2. We make Spaghetti alla Carbonara all of the time and it’s a huge favorite in our house and we will definitely trying this!

    • Sasha Martin says:

      Nice! Like I said to Stephanie below, take a picture and share it on our FB or Twitter with #globaltable. I love seeing pictures of people with their global table meals :)

  3. I love Spaghetti Carbonara too…I always make it with bacon though. I have 3 or 4 (very similiar but just a little different) recipes & they all call for bacon.

    • Sasha Martin says:

      Ah yes, bacon is another good substitute, though it would take longer to cook (the prosciutto really just needs warmed). But we’re talking all of a 3 minutes difference!

  4. Stephanie says:

    This sounds delicious. I think I’ll try making it tonight!

    • Sasha Martin says:

      Awesome! If you get a chance, share a picture on our Facebook page or Twitter with #globaltable :) I’m trying to get pictures of people with their global table meals to show on the site at some point!

      • Stephanie says:

        Will do! Leaving for the grocery store now to pick up more parmesan and cream. So excited. I’m sure my two girls (4 and 18 months) will actually eat this!

  5. aunty eileen says:

    This dish sounds great. I love recipes with only just enough salt and lots or sometimes less ground pepper. Eggs along with the dry cheese used in this recipe, makes this a high in protein meal. I would prefer a bit of bacon for the crunch (maybe)…. I would also include the onion and probably ad a few al dante cooked vegetables (lightly steamed or stir fried) such as very small pieces of tips of asparagus, and carrot, peas or whatever I would have on hand. It looks a bit dry, could I add more liquid/cream or use a light cream? But, I will take your word it is delicious as is, so for me It would be best to try your recipe first before playing around with it.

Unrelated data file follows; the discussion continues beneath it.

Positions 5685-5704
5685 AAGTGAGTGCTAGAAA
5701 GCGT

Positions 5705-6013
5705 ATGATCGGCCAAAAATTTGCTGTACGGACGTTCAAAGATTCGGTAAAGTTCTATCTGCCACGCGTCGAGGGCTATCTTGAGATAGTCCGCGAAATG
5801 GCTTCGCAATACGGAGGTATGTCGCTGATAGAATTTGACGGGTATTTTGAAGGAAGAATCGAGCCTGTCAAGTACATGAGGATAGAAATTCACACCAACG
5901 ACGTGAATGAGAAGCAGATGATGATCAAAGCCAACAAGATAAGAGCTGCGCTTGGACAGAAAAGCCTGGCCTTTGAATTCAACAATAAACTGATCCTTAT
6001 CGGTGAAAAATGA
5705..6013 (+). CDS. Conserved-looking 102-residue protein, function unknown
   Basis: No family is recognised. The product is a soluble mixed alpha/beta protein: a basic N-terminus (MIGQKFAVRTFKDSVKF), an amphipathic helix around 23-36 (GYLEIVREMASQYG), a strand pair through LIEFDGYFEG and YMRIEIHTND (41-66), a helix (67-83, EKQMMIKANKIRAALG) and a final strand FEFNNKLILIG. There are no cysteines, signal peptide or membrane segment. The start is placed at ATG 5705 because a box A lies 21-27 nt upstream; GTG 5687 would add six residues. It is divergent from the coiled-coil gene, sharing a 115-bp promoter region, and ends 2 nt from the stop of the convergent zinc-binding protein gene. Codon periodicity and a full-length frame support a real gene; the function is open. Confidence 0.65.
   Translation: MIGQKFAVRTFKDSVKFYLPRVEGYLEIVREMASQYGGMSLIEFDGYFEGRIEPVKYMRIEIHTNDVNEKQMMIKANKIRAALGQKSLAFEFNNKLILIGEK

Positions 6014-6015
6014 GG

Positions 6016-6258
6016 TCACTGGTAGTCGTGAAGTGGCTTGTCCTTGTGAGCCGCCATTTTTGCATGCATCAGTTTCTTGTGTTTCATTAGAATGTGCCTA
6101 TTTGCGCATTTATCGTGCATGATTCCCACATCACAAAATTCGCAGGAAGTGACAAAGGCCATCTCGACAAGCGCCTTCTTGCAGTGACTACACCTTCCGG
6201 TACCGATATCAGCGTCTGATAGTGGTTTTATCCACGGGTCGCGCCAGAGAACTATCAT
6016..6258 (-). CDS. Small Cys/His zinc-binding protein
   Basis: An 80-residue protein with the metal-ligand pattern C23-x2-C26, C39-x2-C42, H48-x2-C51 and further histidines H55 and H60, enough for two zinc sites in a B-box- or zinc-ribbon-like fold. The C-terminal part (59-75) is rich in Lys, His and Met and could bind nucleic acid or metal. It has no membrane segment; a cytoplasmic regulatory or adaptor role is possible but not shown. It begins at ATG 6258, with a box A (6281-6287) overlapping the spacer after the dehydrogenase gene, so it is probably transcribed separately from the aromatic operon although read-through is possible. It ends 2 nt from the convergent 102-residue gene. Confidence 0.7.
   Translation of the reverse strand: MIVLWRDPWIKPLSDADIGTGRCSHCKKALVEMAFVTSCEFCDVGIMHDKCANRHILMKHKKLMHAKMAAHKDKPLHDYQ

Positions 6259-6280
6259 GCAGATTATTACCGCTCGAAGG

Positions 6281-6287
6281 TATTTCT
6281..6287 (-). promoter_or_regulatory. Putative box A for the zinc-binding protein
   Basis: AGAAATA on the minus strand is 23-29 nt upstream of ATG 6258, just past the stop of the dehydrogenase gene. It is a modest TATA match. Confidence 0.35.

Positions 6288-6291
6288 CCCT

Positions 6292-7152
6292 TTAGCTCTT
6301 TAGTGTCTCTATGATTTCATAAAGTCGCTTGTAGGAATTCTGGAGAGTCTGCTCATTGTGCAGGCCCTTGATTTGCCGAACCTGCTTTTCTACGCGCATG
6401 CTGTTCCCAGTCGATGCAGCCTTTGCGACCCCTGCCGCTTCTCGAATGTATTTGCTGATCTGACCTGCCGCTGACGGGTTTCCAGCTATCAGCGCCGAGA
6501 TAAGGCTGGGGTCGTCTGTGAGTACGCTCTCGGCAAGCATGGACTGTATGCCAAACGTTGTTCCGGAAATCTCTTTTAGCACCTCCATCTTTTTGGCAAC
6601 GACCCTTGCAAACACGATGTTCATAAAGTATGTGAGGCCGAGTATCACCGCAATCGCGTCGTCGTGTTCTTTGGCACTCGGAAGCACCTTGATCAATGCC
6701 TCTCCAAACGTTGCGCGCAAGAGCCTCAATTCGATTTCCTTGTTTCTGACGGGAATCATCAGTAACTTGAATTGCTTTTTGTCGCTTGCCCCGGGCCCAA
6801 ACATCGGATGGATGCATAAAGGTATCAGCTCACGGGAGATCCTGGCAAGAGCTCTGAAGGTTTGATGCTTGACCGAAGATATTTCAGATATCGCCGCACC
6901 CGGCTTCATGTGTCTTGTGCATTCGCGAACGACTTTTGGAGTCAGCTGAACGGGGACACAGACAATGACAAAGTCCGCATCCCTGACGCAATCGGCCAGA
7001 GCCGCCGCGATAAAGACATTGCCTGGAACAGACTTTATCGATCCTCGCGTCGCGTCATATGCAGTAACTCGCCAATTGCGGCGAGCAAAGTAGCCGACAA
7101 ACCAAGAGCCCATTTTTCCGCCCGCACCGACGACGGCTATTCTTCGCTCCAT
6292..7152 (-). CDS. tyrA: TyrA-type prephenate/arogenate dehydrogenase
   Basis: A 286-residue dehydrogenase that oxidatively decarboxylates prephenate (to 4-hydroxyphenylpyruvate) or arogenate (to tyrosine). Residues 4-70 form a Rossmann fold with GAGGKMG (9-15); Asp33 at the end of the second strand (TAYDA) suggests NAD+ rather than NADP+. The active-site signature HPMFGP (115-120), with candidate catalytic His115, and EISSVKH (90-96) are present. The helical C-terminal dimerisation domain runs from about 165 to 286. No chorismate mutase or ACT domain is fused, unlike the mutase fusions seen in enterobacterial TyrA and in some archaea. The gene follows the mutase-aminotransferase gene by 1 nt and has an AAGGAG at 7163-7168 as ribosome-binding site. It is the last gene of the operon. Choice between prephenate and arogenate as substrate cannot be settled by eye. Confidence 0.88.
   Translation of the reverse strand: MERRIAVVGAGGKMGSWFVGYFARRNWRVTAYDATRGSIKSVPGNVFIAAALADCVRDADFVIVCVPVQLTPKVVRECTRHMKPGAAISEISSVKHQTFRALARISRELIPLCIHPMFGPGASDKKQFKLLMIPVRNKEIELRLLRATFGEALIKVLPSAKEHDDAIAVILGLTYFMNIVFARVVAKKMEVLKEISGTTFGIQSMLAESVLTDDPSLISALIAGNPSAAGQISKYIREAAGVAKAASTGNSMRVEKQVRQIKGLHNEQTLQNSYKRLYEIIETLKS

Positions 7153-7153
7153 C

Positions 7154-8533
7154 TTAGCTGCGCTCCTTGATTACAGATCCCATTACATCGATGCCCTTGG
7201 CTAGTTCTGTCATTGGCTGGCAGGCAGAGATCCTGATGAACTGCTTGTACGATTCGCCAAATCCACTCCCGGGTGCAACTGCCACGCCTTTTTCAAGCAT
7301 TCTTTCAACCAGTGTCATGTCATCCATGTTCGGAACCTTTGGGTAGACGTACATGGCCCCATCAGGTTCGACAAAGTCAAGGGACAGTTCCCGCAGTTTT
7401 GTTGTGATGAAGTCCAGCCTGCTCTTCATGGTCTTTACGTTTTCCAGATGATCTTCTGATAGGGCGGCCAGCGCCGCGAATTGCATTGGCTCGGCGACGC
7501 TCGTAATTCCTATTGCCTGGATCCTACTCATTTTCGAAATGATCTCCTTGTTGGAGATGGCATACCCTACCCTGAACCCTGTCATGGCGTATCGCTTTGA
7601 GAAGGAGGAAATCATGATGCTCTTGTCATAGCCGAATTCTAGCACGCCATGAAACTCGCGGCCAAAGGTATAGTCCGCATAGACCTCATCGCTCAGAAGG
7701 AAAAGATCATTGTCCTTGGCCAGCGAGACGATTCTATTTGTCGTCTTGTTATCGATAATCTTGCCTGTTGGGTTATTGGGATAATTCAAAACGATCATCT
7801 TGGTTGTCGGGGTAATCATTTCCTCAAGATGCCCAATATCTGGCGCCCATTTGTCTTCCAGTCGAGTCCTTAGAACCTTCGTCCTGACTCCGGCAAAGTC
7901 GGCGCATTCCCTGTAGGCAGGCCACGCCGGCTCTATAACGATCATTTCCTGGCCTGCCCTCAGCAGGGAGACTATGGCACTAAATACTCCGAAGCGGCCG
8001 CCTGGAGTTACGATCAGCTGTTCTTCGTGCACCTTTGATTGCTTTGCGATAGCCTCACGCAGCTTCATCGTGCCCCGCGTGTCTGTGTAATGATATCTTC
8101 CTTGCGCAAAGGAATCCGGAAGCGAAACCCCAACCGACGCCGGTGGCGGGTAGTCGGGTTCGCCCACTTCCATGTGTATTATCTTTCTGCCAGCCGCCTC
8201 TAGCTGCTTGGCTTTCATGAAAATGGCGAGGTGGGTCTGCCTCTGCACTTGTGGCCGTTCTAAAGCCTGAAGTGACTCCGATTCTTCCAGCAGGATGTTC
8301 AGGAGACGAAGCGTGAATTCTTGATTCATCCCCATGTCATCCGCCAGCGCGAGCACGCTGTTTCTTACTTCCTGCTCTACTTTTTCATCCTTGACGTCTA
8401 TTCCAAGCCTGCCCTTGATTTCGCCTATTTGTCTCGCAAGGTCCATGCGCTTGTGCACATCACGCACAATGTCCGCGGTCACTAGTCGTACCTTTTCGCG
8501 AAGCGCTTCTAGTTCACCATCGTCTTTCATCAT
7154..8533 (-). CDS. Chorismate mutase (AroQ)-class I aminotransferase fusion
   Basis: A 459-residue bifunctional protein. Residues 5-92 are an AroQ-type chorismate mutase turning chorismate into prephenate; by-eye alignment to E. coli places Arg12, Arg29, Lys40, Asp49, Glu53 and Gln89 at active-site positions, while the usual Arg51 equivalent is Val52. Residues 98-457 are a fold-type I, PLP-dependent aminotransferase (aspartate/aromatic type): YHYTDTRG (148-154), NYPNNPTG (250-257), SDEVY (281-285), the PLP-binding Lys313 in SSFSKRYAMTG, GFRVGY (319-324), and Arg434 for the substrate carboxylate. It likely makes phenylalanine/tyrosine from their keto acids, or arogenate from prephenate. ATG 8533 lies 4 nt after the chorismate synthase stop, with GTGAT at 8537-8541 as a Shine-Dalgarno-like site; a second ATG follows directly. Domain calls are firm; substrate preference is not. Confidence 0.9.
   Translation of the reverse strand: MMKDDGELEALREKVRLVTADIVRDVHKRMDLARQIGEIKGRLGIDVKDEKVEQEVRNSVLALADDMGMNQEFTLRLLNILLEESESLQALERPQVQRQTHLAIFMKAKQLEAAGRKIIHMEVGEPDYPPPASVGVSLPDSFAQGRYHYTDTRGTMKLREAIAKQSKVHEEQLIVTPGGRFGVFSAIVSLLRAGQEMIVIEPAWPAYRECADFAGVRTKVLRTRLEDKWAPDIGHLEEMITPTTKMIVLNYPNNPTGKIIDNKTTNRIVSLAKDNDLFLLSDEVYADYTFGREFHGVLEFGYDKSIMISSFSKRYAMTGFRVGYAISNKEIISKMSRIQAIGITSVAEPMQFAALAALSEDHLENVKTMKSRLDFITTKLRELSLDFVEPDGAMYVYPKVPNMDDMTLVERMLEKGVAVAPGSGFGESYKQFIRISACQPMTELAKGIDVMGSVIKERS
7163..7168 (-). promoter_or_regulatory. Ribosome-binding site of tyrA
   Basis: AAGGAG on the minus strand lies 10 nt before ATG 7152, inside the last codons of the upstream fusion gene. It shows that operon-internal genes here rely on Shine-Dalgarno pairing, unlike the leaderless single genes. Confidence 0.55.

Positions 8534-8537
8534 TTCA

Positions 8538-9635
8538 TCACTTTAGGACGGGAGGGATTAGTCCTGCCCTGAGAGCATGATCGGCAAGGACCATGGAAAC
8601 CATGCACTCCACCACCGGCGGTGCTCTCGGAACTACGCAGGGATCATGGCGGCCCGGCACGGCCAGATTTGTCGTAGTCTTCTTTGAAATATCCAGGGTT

6. aunty eileen says:

    this linc will help explain why this ‘mac & cheese’ recipe is healthier than typical ‘mac & cheese’ recipe: “Highest Protein Content (“cheese with a low moisture content tends to…”)” and “Lowest Carb Content (“The longer a cheese is aged, the lower its carbohydrate content will be…)” http://healthyeating.sfgate.com/kind-cheese-good-high-protein-low-carb-diet-1913.html

    • aunty eileen says:

      I don’t know anything about the linc in the linc above. It looks to be a site trying to sell things. for those that may not realize, if not knowing the linc, then always copy and paste the linc into your search browser and do not click on lincs or answer questions on lincs you do not know.

  7. You did really well with these recipes, I would have no idea where even to start looking for recipes from the Vatican City.

  8. Hi! I’m an italian guy and I was looking for an english version of this recipe to show to an american friend of mine.
    First of all ty to have translated the recipe so english speaking people can cook and enjoy this wonderful dish.
    Still about translation I want to say that your translation of Fettuccine alla Papalina with Pope’s Fettuccine is correct.
    Papalina is not only the cap but also an adjective,and it means “of the Pope” or “of the Popes”
    In fact in Italy with “Roma papalina” we mean Rome of the Popes,the period when Rome was the reign of the Popes,after the fall of the Roman Empire and before the Risorgimento,the unification of Italy.